A 47-page document in the US National Archives recently unearthed by an English historian reveals the damage caused to Greek antiquities during Germany’s occupation of the country in 1941-1944.
The document, by the Directorate of Civil Affairs of the United States War Office was written between November 1944 and March 1945. It was discovered by Graham M. Simons, an English historian and author who has written well over sixty books on aviation history.
Among others, it reveals that German occupying army made regular excavations at the ancient site of Olympia and that all the Greek antiquities found had been taken to Germany.
Simons tells Greek Reporter that on January 27, 1945, the Directorate of Civil Affairs of the United States War Office issued one of a series of weekly reports from the Headquarters Land Forces and Military Liaison (Greece) on the status of Classical and Byzantine Monuments in Greece, following the liberation of the country from German occupation.
“The reports, which were discovered at NARA – the National Archives and Records Administration, in College Park, Maryland USA, are brief and decidedly militaristic in tone but do make fascinating reading,” Simons says.
“NARA is slowly digitizing the entire national archives that had been previously placed on photographic microfilm from the ‘original’ carbon copies, and I visit there online daily, just to see what I can locate for my books. It was in the process of my research for my Olympic Airways and it’s predecessor airlines that I stumbled across quite a large set of documents relating to wartime Greece,” Simons adds.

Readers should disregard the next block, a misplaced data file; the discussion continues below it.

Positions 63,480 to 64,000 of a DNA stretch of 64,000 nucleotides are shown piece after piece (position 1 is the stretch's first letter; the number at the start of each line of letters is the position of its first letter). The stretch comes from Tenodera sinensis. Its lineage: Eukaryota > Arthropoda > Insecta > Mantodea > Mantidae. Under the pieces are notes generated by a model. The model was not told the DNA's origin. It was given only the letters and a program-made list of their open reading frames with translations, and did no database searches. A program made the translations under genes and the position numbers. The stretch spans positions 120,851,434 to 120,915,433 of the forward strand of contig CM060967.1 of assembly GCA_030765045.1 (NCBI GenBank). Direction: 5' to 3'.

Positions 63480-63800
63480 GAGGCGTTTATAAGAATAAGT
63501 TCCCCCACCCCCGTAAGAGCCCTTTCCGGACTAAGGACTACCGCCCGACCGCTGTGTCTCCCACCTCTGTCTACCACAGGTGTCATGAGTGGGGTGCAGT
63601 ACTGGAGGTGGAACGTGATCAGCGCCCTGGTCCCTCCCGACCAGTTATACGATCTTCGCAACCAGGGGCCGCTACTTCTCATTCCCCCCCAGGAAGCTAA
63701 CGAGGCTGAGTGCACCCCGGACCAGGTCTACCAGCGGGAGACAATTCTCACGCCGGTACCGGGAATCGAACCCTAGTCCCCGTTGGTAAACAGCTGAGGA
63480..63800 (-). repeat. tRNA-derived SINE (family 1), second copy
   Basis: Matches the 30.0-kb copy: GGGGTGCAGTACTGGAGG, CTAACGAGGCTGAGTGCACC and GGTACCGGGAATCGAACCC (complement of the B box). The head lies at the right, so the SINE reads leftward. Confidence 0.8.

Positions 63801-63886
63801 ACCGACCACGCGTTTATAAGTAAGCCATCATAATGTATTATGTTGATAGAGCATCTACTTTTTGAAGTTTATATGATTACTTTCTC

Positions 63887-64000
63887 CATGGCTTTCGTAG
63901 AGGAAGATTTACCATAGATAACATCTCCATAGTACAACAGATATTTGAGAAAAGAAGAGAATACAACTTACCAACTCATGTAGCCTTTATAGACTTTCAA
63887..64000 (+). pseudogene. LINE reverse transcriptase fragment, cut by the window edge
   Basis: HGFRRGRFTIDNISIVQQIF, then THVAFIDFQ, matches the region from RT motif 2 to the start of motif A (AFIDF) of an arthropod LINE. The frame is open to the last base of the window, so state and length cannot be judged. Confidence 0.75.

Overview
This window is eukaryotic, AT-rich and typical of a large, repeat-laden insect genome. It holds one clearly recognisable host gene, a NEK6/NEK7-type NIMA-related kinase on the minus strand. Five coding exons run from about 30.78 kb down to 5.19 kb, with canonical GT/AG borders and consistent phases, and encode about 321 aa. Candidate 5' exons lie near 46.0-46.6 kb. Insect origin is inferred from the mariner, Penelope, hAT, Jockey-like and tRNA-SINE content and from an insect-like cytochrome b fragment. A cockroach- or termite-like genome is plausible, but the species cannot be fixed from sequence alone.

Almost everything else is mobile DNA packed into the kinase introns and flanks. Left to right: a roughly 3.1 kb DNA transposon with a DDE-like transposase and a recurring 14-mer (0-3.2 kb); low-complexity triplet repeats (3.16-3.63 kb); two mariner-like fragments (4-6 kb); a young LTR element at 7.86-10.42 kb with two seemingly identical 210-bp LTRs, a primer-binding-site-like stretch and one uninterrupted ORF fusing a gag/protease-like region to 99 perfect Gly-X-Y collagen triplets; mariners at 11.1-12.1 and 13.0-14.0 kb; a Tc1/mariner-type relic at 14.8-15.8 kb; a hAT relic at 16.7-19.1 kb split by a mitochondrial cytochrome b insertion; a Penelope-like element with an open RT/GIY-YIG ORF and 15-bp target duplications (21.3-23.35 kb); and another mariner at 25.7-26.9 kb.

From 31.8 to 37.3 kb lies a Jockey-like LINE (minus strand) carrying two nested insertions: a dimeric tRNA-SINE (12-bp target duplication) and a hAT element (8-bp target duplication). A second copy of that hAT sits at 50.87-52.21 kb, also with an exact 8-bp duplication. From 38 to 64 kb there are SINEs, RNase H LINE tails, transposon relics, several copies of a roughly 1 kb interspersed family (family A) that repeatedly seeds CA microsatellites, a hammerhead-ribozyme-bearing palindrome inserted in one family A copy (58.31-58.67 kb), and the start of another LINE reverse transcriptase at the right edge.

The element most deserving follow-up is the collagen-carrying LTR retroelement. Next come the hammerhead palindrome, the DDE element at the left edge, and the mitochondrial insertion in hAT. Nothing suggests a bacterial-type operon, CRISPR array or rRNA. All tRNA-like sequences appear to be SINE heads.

Germany has returned to Greece more than 10,600 artifacts dating from Neolithic times that were removed illegally by Nazi archaeologists during World War II. Most of the artifacts that were returned came out of excavations in the Thessaly region in 1941 during an operation organized by Hitler’s chief ideologist Alfred Rosenberg.
Survey for Greek antiquities after the liberation from Germany
The exact text of the January 27, 1945 report follows:
“Reports have been received from the Department of Fine Arts and Antiquities covering the period from the time of the landing of British troops up to 31 December.
“The first report was necessarily of a provisional character; it announced that the major antiquities were generally speaking unharmed, the contents of the greater museums safely stored, and rumours that had been spread of looting or destruction either exaggerated or altogether false, For example, the bronze charioteer from Delphi, reported to have been stolen, was in safekeeping in the National Museum at Athens. German troops were ordered to respect the classical antiquities and these orders were on the whole obeyed.
“A number of cases of minor theft and one or two of more important acts of looting were reported with due reserve pending a more thorough investigation. The second report virtually covers the period of hostilities and describes such damage as resulted therefrom.
Classical Greek Antiquities/Athens. The Acropolis.
“Thirty-two ELAS mortar bombs or shells had exploded on the Acropolis area, but very few had succeeded even in bruising the marble. The Parthenon received two direct hits, one on the stylobate in the centre of the south side, which scarred the vertical surface over an area of four square feet, the other on the third column of the Western peristyle from which a splinter of about two square feet was detached.